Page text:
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Yugoslavia, 1962 (MIFF 1964)

Director: Andrzej Wajda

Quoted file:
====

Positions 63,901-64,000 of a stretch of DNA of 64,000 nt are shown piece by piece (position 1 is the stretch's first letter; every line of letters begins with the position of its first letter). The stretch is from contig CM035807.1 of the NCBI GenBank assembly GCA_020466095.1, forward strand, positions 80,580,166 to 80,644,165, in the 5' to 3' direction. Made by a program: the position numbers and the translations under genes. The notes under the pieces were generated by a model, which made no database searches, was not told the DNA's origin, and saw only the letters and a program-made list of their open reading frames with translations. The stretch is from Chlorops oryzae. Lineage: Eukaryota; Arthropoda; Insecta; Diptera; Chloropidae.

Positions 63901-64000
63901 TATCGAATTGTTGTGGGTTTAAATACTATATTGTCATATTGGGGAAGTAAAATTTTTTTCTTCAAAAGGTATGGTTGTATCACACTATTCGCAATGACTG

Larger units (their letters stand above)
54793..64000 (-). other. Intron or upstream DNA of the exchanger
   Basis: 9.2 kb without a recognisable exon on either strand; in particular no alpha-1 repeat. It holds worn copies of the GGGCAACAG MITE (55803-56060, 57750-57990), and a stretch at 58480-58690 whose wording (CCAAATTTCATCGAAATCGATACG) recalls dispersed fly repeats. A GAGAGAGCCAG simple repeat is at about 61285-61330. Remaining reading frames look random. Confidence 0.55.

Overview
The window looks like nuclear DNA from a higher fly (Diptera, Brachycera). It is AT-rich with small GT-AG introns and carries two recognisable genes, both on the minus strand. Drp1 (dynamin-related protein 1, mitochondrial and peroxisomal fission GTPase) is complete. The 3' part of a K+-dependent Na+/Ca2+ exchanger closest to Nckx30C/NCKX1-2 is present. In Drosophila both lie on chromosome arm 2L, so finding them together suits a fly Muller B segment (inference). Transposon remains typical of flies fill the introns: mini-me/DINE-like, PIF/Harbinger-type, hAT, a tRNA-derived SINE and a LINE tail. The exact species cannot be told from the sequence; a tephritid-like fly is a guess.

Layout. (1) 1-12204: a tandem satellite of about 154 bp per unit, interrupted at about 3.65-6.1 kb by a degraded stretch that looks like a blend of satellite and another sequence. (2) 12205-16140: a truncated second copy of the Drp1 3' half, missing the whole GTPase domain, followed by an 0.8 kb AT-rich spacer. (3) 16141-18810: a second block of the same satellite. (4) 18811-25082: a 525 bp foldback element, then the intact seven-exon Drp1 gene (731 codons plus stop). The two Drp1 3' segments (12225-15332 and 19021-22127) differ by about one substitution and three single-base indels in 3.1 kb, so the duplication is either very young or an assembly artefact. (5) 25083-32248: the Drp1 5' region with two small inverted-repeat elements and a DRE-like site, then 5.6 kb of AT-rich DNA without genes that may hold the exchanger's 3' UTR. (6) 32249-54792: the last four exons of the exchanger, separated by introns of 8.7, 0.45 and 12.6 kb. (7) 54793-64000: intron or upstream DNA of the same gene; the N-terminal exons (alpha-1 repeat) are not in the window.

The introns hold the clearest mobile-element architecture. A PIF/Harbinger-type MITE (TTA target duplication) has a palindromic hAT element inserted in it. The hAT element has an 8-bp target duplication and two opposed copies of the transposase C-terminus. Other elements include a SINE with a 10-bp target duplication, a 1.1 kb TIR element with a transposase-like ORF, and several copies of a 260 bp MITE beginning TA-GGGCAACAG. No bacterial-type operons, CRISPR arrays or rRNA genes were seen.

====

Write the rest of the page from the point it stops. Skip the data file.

Andrzej Wajda, famed Polish director of the trilogy, A Generation, Kanal and Ashes and Diamonds, was engaged by Avala Films of Belgrade to adapt for the screen the story "Lady Macbeth of Mtensk" by the Russian nineteenth-century writer, Leskov. Wajda tells, with great simplicity and considerable power, of a Lady Macbeth who kills not for ambition but for love. Married to a merchant much older than herself, bored with life in a primitive provincial town, Lady Macbeth of Mtensk proves an easy match for an ambitious young clerk. Exalted by her love, she sweeps away all ob­stacles — her husband, her father-in-law, even a child. Wajda succeeds in establishing both a sense of period and place. The wide screen is filled with magnificently composed pictures; massive timbered rooms, florid ex­teriors, icons, samovars — these, and the raging dust of the steppes, provide the setting in which the heroine ranges, consumed by boredom and frustration. As the story proceeds, Wajda sustains the imagery, climaxing in the splendid extravagant scene in which the damned pair go for a hysterical hay-ride through the fields. The whole concept is of a film produced in the grand Slav, almost operatic, manner and quite unlike anything we have seen from this director before.

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